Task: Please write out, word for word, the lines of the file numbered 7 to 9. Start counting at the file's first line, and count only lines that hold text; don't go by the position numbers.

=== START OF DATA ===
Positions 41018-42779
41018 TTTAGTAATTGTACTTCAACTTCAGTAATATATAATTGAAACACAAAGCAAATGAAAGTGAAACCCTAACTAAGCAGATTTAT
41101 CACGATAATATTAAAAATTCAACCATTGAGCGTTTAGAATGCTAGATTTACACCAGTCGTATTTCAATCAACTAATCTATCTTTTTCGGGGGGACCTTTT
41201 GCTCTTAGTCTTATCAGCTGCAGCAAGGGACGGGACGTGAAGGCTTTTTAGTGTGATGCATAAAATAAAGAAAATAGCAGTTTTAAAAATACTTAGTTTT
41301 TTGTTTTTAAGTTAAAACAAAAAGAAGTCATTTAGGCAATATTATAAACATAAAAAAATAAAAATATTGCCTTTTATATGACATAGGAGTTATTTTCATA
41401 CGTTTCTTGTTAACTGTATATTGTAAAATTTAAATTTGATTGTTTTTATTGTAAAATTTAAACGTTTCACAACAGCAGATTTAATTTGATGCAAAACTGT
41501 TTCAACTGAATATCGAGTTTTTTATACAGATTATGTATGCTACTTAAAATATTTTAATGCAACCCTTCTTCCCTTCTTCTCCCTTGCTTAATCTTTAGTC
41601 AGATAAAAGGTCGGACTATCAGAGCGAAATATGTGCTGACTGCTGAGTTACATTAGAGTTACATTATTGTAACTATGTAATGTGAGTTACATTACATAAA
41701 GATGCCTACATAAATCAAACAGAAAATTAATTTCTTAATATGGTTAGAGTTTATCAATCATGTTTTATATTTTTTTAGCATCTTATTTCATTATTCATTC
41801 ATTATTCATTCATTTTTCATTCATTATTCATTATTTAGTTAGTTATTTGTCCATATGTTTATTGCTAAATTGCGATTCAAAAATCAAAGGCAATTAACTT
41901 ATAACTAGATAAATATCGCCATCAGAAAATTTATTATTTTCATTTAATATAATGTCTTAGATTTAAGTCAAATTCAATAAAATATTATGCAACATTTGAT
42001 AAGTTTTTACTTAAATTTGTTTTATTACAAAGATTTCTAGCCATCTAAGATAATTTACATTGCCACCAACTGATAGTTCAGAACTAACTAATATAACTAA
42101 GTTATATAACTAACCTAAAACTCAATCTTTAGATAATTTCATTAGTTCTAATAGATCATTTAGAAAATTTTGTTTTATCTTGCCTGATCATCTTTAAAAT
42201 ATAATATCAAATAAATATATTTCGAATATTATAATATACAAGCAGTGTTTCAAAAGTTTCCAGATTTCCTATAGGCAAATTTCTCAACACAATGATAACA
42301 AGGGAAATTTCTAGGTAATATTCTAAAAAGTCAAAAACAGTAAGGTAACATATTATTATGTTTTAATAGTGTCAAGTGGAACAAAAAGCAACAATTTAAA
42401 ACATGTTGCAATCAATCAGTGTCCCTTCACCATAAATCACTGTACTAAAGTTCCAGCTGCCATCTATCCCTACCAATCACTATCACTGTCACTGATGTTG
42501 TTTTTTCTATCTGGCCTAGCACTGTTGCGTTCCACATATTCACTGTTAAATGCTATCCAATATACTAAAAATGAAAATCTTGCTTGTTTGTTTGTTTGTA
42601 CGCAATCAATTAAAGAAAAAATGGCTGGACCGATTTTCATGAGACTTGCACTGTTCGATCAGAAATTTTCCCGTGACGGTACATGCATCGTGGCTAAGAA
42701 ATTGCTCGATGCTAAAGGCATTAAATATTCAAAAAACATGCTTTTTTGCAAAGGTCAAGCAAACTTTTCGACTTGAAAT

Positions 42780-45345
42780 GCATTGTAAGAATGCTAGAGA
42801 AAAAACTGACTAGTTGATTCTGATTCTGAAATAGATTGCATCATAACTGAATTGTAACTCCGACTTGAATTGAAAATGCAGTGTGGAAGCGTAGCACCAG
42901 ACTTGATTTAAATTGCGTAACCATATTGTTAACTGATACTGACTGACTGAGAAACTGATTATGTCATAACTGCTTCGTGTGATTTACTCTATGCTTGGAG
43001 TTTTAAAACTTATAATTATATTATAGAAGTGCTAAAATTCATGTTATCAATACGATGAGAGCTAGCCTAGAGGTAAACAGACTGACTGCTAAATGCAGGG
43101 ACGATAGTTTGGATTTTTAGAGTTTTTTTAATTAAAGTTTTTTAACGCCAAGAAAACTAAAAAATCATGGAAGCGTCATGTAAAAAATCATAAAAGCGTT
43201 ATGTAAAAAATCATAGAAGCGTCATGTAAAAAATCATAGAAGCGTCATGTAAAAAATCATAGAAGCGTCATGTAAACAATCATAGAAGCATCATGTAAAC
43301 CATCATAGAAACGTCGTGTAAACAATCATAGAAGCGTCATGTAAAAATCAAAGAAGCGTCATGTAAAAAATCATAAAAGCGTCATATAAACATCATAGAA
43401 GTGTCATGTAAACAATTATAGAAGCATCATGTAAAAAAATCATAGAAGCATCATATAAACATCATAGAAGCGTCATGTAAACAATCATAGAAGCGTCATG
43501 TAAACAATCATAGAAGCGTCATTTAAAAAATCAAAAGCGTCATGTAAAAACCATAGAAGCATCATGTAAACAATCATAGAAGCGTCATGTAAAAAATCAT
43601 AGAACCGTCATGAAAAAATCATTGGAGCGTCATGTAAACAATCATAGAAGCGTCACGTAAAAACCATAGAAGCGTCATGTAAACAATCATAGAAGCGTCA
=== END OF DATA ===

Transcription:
41501 TTCAACTGAATATCGAGTTTTTTATACAGATTATGTATGCTACTTAAAATATTTTAATGCAACCCTTCTTCCCTTCTTCTCCCTTGCTTAATCTTTAGTC
41601 AGATAAAAGGTCGGACTATCAGAGCGAAATATGTGCTGACTGCTGAGTTACATTAGAGTTACATTATTGTAACTATGTAATGTGAGTTACATTACATAAA
41701 GATGCCTACATAAATCAAACAGAAAATTAATTTCTTAATATGGTTAGAGTTTATCAATCATGTTTTATATTTTTTTAGCATCTTATTTCATTATTCATTC